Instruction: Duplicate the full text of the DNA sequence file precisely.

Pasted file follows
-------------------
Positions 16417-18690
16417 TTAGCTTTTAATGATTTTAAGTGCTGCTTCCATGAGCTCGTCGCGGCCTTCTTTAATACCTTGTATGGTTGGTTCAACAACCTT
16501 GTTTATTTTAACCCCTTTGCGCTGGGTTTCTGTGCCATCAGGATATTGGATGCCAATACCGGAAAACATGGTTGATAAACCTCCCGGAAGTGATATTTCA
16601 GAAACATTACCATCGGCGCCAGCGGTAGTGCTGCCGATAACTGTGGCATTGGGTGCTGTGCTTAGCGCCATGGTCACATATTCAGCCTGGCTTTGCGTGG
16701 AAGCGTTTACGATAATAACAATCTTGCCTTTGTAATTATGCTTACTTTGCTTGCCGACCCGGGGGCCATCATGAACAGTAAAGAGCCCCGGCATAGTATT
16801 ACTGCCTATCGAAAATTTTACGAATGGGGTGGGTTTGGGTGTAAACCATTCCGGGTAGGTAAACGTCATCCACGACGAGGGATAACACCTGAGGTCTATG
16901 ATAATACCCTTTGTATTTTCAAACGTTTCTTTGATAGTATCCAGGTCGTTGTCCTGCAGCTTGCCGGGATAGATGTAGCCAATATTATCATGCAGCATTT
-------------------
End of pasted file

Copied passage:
Positions 16417-18690
16417 TTAGCTTTTAATGATTTTAAGTGCTGCTTCCATGAGCTCGTCGCGGCCTTCTTTAATACCTTGTATGGTTGGTTCAACAACCTT
16501 GTTTATTTTAACCCCTTTGCGCTGGGTTTCTGTGCCATCAGGATATTGGATGCCAATACCGGAAAACATGGTTGATAAACCTCCCGGAAGTGATATTTCA
16601 GAAACATTACCATCGGCGCCAGCGGTAGTGCTGCCGATAACTGTGGCATTGGGTGCTGTGCTTAGCGCCATGGTCACATATTCAGCCTGGCTTTGCGTGG
16701 AAGCGTTTACGATAATAACAATCTTGCCTTTGTAATTATGCTTACTTTGCTTGCCGACCCGGGGGCCATCATGAACAGTAAAGAGCCCCGGCATAGTATT
16801 ACTGCCTATCGAAAATTTTACGAATGGGGTGGGTTTGGGTGTAAACCATTCCGGGTAGGTAAACGTCATCCACGACGAGGGATAACACCTGAGGTCTATG
16901 ATAATACCCTTTGTATTTTCAAACGTTTCTTTGATAGTATCCAGGTCGTTGTCCTGCAGCTTGCCGGGATAGATGTAGCCAATATTATCATGCAGCATTT